Reproductive organs among women have been highly sexualised by society whether it is breasts or the vagina. Women are judged on the basis of own reproductive prowess and whether we’ll be able to grant an “heir” to the family or not. And can you guess what happens if you can’t? Yep, you’re mostly cast aside and your husband is encouraged to find a new partner who can bear him a child.
But 23-year-old Briana Fletcher has been living a normal life despite having two-thirds of her vagina canal and no uterus. Briana was born with a condition called Mayer-Rokitansky-Küster-Hauser (MRKH) syndrome, which causes the reproductive system to remain underdeveloped.
Since there were no symptoms of her disease externally, it was not until she hit puberty and didn’t get her period that the disease was discovered. The doctor, however, attributed it to her low weight but that was clearly not the case. At 16, after MRIs and ultrasounds, it was discovered that she didn’t have a uterus.
As reported by Metro, she talked about her experience in school with this disease, she said,
“didn’t really feel any different. It was a bit off when someone would ask me for a tampon or pad at school but I just said I didn’t have any on me. It didn’t really bother me.”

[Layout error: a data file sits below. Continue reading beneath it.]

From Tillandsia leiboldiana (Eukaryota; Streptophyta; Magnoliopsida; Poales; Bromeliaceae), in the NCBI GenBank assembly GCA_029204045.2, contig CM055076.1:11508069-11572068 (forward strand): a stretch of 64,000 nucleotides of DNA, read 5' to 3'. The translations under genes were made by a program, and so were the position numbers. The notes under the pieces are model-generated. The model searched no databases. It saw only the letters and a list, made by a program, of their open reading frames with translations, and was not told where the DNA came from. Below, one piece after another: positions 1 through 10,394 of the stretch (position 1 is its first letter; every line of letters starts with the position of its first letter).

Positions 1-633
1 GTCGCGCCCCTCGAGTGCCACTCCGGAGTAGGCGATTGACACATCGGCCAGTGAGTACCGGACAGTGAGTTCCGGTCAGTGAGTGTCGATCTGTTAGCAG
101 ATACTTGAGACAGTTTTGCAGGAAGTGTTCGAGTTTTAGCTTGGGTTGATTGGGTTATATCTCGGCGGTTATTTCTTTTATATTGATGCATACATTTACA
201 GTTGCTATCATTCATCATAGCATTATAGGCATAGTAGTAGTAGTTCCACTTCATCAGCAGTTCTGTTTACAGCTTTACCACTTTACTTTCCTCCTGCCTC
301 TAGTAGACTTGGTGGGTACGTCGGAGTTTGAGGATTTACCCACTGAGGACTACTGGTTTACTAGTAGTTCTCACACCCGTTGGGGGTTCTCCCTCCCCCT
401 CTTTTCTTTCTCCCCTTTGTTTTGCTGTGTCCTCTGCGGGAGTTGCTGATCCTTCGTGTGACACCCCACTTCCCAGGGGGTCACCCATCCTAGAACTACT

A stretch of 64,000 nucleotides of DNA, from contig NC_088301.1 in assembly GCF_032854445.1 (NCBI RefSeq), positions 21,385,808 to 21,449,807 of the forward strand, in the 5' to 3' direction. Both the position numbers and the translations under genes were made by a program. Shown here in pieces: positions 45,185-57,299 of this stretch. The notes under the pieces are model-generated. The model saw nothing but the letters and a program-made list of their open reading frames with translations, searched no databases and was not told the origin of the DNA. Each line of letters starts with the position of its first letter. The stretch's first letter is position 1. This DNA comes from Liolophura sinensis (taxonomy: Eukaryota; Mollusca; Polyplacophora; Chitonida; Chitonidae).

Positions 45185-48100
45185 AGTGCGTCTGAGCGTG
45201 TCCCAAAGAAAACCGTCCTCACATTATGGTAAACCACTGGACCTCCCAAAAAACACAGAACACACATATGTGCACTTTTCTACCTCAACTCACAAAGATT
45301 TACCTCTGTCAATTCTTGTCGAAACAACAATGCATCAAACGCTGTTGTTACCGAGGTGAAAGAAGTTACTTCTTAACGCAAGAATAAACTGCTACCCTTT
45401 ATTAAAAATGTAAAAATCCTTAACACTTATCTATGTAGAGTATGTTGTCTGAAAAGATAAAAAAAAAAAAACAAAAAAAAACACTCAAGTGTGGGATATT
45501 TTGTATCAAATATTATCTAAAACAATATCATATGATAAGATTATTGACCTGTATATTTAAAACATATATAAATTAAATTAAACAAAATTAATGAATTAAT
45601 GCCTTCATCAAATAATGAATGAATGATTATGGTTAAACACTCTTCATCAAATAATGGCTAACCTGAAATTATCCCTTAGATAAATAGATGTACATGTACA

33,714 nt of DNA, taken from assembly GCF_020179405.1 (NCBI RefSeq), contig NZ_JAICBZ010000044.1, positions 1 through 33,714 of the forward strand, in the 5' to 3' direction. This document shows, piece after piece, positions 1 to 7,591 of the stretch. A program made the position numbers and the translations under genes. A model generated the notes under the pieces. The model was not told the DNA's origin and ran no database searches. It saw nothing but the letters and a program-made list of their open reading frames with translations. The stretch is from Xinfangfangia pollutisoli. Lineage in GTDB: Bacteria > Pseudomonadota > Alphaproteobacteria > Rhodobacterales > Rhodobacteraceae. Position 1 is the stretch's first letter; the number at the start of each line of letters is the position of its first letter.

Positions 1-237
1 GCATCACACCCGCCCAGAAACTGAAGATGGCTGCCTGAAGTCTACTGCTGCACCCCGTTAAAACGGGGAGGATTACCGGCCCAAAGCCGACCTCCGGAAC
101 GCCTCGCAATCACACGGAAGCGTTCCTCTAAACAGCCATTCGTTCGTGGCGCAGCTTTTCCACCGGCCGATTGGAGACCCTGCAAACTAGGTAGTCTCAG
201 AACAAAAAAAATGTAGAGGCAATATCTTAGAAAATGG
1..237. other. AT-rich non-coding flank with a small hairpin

Her gynaecologist advised her to do extensive research on her condition so she could figure out what it was. However, she could not find anything except for doctor’s notations and PDF files. This was because this disease is extremely rare and is known to affect only one in 5,000 women.
But this is not the end of her problems, along with reproductive issues, this condition also brings kidney problems and bone changes. Briana has scoliosis and her kidneys are both on the same side but fortunately, both function absolutely fine.
And for all of you out there who are wondering, yes Briana does have a sex life. But, it can’t be said that it’s not been difficult. She advises that while sex with one-third of a vagina can be difficult, the key is to go slow and use lubricant.
She also talked about her interactions with other women when they find out about her condition and added,
“I am told often that I am “lucky” not to have a period,’ she said. ‘I am a bit offended but I try to remember that they’re only speaking from their experience and I’m only speaking from mine.”
While her condition will never allow her to conceive, Briana believes that a woman isn’t defined by whether she can bear a child or not. She believes a woman is so much more than a vagina and having a child.
Now that’s a bandwagon we can gladly hop on to. You go, girl!